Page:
Who’s going to make next-Gen ‘job ready’?

This topic about getting our next generation of accountants ‘job ready’ always generates some great debate.

There’s never a shortage of comments from within the accounting industry, the professional bodies and the universities with a view of who’s responsibility it is to nurture and educate providing the training fundamentals, so graduates can add value

If you ask the Uni’s, Govt, CA or CPA or industry,  they just point fingers at each other.

  • Industry blames the Uni’s, they want graduates to come out experienced, and ready to be productive. They lament the huge cost of the training burden that comes with taking on a graduate only to see another firm poach their staff after they have invested so much. There is no incentive to train so they offer little in the way of opportunities to get work experience sighting also the lack of fair training wage.
  • Uni leaders concede that there is only ‘so much’ lecturers can fit into classes and that their programs and curriculum are geared around needing to meet the professional body entry requirements, or nobody will enrol in their Uni. They have a view that to gain experience students would need to undertake internships etc.
  • The professional bodies point right back and say the uni’s have scope to change the curriculum as they please and are just being a little too comfortable. They say that industry should be providing work experience not the professional bodies.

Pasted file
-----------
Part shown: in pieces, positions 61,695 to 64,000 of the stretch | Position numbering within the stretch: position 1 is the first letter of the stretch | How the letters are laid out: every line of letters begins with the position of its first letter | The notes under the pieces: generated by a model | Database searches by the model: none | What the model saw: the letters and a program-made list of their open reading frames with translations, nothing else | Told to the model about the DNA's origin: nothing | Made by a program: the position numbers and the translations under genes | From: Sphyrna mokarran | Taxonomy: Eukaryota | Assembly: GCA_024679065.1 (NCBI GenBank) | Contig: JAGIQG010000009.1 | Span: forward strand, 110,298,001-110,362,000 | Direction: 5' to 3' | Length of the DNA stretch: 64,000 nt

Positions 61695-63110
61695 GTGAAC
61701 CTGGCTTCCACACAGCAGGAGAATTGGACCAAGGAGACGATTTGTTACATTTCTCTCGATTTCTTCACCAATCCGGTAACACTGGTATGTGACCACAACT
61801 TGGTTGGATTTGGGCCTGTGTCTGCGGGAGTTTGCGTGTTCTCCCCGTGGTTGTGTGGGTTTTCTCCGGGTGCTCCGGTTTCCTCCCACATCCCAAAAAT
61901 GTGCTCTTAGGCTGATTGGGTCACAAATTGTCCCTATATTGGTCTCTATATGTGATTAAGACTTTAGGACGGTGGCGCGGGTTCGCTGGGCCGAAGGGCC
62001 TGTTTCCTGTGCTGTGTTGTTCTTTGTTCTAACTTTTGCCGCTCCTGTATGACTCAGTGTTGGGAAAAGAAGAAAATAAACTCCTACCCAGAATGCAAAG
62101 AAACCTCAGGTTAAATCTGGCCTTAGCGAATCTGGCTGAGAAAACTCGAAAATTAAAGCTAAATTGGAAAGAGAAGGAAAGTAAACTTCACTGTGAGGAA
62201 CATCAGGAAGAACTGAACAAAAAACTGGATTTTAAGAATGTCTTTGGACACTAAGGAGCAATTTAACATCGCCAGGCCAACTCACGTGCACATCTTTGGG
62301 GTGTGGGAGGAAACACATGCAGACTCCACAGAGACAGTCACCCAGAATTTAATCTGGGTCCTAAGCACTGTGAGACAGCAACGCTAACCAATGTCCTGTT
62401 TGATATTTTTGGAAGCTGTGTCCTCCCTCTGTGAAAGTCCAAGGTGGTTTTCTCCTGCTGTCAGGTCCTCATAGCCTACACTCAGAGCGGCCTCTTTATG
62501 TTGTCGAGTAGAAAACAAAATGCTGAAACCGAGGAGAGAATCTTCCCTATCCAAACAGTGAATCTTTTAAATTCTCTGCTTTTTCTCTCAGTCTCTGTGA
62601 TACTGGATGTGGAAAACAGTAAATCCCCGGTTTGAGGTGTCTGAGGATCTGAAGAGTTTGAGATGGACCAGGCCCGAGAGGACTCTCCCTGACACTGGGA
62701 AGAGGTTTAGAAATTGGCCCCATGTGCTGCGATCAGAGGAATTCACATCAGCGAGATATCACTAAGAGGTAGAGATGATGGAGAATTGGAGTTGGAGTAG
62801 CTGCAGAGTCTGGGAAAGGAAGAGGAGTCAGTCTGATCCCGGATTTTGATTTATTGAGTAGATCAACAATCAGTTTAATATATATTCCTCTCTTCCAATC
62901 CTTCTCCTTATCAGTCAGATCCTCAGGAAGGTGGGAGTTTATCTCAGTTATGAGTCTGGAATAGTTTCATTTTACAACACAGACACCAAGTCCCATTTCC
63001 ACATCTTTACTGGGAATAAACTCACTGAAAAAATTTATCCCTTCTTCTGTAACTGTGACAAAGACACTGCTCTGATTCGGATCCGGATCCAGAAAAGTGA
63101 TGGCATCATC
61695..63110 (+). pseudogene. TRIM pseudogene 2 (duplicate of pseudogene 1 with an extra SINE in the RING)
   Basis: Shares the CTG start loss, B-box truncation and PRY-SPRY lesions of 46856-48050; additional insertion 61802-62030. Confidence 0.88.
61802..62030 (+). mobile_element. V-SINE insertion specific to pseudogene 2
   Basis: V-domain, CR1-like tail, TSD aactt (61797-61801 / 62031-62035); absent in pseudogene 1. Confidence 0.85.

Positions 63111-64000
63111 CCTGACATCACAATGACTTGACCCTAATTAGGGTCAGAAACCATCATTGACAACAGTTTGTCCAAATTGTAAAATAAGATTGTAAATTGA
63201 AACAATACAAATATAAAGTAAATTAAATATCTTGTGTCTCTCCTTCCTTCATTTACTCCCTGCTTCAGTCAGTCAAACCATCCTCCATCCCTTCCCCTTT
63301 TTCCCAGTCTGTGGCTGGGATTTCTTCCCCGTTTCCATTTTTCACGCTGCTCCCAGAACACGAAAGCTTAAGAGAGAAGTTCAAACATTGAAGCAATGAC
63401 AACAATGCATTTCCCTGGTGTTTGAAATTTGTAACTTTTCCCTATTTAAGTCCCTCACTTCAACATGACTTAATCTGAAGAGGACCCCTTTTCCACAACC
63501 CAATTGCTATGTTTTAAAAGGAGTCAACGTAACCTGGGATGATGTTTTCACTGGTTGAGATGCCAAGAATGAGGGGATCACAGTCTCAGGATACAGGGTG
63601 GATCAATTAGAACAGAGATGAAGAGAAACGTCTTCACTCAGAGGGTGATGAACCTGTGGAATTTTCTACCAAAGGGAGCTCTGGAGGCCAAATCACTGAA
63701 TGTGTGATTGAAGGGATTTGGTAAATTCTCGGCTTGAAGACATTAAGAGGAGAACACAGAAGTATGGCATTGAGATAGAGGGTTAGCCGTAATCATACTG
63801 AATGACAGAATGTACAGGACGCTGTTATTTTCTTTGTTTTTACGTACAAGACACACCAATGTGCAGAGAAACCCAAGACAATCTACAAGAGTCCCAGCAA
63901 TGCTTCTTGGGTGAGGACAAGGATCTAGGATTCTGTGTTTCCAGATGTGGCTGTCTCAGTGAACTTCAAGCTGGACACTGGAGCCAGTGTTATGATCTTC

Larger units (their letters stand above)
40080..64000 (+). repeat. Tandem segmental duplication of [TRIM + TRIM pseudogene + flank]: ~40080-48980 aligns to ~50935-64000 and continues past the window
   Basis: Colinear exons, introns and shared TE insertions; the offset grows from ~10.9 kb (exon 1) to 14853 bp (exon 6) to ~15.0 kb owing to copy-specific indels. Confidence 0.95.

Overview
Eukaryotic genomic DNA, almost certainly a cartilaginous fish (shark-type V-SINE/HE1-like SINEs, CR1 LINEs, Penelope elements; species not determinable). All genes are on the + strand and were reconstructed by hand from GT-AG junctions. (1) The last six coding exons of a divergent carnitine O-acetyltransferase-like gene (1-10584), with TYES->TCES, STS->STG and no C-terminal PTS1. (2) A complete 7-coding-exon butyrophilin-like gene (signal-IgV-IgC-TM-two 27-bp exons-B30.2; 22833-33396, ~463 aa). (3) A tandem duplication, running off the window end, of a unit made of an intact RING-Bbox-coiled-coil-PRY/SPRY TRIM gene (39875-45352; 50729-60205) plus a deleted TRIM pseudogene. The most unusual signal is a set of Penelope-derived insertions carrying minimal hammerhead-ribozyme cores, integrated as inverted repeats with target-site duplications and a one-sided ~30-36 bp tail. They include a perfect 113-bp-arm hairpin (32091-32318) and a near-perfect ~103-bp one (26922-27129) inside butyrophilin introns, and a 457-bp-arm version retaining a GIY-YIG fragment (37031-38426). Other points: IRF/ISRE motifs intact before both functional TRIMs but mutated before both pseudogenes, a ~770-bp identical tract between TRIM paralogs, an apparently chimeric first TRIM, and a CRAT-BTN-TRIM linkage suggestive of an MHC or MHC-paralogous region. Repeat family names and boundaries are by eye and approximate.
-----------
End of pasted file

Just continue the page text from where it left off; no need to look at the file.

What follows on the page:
It seems it’s nobody’s fault but, everyone’s problem.

But if each of the players contributed their bit, ( ie looked at what they could do – glass half full stuff) and someone pieces it all together, I think you’d find we are much closer to making it happen than everyone thinks.

How about as an idea, creating a Transaction processing Hub in Australian uni’s? Give our undergraduate kids an opportunity to ‘learn by doing’. An opportunity to get their ‘hands dirty’, learning to reconcile, learning to problem solve and follow transactions as they flow through the ledger down to the source documents.

This work in the past always provided the foundation for learning the skills to do higher end work. It seems now we would prefer outsourcing and sending the work offshore to train graduates in other countries.

It would require a joint effort; CPA CA would need to help lobby the Govt so it was allowed to exist under a Govt training initiative, + make it a pre-req for admission into body (also forcing Uni’s to participate).

Govt would have to come up with a training entity and manage it financially.

Industry would need to support it. We could use it in much the same way as current offshoring – pay the Govt training entity, the equivalent rate, then mentor and manage their ‘hub’ people.

Junior – (1st years) could start doing data entry. 2nd years could ‘handover’ to 1st years, then move up the information tree and do checks + reconciliation work. 3rd years could be the ‘go between person’, between industry and the ‘hub’. They would learn communication skills, get a skills foundation and even soft people management skills.

Uni’s would have to integrate performance in the ‘processing hub’ with exam results and assessment tasks. (Like student nurses and teachers prac)

 

Would it be easy ? No

Would it be worth doing? Comments?

David Dillon is a Fellow of CPA and CA, has an MBA and over 30 years of corporate experience. He has been the Managing Director of Custodian Backoffice, a specialist Virtual CFO business since 2014. He is also a committee member of the Virtual CFO Association + Author of “3-Levers” https://mailchi.mp/1453761b50c9/cfy6cguw3u “Profit Metrics” and e-book “So, you want to be a Virtual CFO” https://vcfoassociation.com.au/so-you-want-to-be-a-virtual-cfo/

Leave a Reply

%d bloggers like this: